Sampling cheese is something that many of us are quite familiar with. Whether it’s a special arrangement of soft cheeses at Christmas or indulging in a camembert and French bread starter, cheese always has a place at the table. Follow our Top 10 Tips for serving cheese to ensure you get the best from your cheese selection.
Top 10 Tips for Serving Cheese
On one of our barge cruises, you will have the chance to sample several varieties and brands of cheese. Each cheese has a story to tell about where it came from and how it was made. However, this is not the only important thing about cheese… Did you know that the true flavour of cheese can be enhanced by the way it is served? Well, we certainly think so! That’s why we’re teaching you everything you need to know to serve cheese!
1. Serve Cheese at Room Temperature
For the utmost in flavour, aroma and texture, serve cheese at room temperature. It is good practice to take cheese out of the fridge at least an hour before serving. Never remove more cheese than you intend to serve, because repeated warming up causes cheese to dry out and deteriorate.
2. Leave the Rind On
When you serve cheese, leave the rind on – even the downy-white rind of soft cheeses. The only exceptions to this rule are some hard cheeses like Gouda and Emmental, which can have an additional coat of wax, plastic, or paraffin on the outside. This coating should be peeled away and discarded to expose the edible rind.
3. Know Your Cheese Knives
How cheese should be served is with its own serving utensil placed alongside it. Each cheese needs its own cheese knife because using one knife for multiple cheeses mixes flavours. Serving and cutting tools can range from a spreader for soft cheeses, to a sharp knife for hard cheese. A special cheese knife has a sharp edge and is tipped with two prongs that are used to spear a cheese that has just been cut.
4. Choose Your Cheeseboard
The plate on which you serve cheese can take many forms. A marble cheese-round is classic, but other choices include a wooden cheeseboard, a granite tile, a slate or a footed cake plate. Really, you can use any flat surface on which the cheese will fit! The only thing you really need to consider is the colour of the serving plate. Make your cheese look good by adding contrast – most cheeses are light-coloured so a dark background is what cheese should be served on.
5. Space Your Cheeses on the Cheeseboard
How the cheese is presented on the cheeseboard generally depends on its size and shape. Wedges or large chunks of cheese should be served as they are, and small rounds of cheese should remain whole. Never put strong cheeses next to milder ones, and arrange the cheeses in the order they should be tasted.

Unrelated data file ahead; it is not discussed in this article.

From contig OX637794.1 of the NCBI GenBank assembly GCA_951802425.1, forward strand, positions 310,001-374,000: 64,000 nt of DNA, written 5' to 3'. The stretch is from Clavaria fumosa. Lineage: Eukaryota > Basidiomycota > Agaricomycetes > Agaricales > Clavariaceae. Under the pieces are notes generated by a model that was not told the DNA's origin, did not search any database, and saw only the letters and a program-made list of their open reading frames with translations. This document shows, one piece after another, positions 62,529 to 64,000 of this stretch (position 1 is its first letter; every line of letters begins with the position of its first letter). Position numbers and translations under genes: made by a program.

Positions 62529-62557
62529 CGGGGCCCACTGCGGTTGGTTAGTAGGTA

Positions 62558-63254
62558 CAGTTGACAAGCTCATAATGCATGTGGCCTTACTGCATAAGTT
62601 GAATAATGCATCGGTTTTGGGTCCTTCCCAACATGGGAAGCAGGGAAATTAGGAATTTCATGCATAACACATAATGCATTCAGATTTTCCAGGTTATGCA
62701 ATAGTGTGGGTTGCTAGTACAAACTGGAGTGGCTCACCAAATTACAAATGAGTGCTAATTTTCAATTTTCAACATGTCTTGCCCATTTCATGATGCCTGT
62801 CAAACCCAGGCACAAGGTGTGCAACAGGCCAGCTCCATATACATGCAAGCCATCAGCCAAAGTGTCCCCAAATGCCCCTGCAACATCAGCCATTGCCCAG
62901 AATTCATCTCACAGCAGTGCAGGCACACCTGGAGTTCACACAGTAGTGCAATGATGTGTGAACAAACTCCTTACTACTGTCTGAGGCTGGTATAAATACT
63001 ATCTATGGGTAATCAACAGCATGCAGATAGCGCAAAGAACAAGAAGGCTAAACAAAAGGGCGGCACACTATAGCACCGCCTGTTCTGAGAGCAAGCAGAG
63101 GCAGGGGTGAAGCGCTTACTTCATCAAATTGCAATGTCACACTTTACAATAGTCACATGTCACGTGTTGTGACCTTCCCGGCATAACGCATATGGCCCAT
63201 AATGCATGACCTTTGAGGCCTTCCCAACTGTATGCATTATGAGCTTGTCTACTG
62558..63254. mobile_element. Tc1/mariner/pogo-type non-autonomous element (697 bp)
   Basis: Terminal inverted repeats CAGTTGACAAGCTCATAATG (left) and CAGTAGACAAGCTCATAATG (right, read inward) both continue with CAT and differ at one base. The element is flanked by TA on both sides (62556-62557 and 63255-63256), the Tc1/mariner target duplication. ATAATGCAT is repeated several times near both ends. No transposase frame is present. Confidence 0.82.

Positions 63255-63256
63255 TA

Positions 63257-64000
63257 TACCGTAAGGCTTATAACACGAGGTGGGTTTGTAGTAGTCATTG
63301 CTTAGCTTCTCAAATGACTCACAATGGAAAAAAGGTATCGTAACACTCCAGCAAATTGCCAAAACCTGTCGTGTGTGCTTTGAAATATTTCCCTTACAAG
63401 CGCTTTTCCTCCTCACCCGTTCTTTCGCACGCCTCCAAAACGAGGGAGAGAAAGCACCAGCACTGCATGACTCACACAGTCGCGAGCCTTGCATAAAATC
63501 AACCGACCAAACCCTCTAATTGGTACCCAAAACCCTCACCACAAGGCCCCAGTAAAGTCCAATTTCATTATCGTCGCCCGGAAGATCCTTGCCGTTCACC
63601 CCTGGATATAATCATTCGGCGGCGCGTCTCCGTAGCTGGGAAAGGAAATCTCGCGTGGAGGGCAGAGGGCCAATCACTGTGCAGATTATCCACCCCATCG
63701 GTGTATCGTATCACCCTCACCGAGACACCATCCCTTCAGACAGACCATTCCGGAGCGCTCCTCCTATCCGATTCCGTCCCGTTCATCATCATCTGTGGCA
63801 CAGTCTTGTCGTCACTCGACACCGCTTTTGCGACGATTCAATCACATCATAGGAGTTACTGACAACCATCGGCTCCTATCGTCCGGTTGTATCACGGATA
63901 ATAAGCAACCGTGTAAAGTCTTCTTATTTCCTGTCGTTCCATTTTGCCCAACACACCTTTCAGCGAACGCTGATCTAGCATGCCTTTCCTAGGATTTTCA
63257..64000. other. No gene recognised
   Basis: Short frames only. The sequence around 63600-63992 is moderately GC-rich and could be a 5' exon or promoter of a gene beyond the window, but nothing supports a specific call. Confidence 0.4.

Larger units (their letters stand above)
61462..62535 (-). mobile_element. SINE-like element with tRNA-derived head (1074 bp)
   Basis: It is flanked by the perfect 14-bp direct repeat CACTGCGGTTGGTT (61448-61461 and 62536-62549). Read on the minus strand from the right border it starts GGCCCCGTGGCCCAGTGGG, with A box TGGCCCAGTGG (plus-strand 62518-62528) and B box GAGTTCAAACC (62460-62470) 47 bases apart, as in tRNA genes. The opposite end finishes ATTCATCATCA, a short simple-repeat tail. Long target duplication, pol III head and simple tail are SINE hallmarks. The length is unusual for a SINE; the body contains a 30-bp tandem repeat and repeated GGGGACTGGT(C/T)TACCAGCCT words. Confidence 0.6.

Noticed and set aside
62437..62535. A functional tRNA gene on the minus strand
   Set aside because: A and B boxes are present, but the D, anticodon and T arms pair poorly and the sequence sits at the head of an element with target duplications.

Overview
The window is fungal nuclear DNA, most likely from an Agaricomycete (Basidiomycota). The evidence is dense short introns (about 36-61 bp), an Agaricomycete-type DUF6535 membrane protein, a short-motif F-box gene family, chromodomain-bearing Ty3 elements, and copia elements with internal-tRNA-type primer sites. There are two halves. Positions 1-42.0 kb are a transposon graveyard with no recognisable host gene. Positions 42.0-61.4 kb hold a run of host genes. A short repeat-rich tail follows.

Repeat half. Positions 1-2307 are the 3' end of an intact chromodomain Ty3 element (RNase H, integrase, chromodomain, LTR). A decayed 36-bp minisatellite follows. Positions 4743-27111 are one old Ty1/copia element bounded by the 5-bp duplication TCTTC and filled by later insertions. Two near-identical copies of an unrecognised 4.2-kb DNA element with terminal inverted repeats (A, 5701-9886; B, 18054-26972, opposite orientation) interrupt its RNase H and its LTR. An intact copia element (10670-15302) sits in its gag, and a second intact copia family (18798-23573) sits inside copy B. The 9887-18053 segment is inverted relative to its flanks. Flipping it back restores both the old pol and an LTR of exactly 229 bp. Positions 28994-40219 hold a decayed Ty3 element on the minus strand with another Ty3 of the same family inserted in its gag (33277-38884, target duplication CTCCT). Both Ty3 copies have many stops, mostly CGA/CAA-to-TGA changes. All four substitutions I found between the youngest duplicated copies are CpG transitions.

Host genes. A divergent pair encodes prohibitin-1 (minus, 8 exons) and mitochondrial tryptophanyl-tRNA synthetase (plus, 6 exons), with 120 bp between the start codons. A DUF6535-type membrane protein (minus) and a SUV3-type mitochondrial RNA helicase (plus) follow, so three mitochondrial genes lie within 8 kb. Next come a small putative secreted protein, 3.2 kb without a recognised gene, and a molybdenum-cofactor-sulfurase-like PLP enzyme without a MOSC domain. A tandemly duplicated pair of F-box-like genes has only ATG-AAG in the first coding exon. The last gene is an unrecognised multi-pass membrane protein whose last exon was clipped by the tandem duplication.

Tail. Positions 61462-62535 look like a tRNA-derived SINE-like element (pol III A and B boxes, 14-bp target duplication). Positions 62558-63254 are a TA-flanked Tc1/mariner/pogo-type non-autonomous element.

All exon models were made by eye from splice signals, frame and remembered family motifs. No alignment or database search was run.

6. Compliment the Flavours in Cheese
Accompaniments for cheese can be arranged on the cheeseboard or served on the side. Sides that go well served with cheese include seasonal fruit, dried fruit, nuts or cured meats. Chutney or mustard can also go well with certain cheeses, like Mature Cheddar or triple-cream cheeses like Brillat-Savarin.
7. Buy Fresh Cut Cheese
Exposure to air diminishes flavours by diffusing the aromas in the cheese. It doesn’t take long for this to happen at all! However, if you’re serving leftover cheese, carefully trim away the outermost half an inch of the cheese to expose the fresher centre.
8. Never Store More than One Cheese Together
Consider buying a roll of cheese paper to re-wrap unfinished cheeses. Cheese paper helps cheeses to breathe without spoiling them or tainting other stored cheeses. If you’re going to finish your cheese within a couple of days then a sealed plastic bag or cling film will suffice.
9. Do Not Freeze Cheese
Without diving into the science of it, freezing cheese obliterates the flavour, smell and texture. Once the cheese comes out of the freezer, you will be left with an unpleasant, dry version of the delicious cheese you once had. Cheese should be served fresh!
10. Don’t Take Cheese Pairing Advice Too Seriously
What beverage pairs well with cheese for one person, may not pair well for another. Wine and cheese are classically paired together, as are cheese and beer. If you fancy being adventurous though, why not try pairing cheddar, beef jerky and scotch? Creativity is key to discover new flavour combinations when you serve cheese!
Barge Cruises with Cheese-Tasting Experiences
Now that we’ve shared our secrets with you on how to serve cheese, you’ll be an expert! If you’d like to find out more about a European Waterways cruise, and enjoy some cheese served to you, then contact our sales team or request a brochure.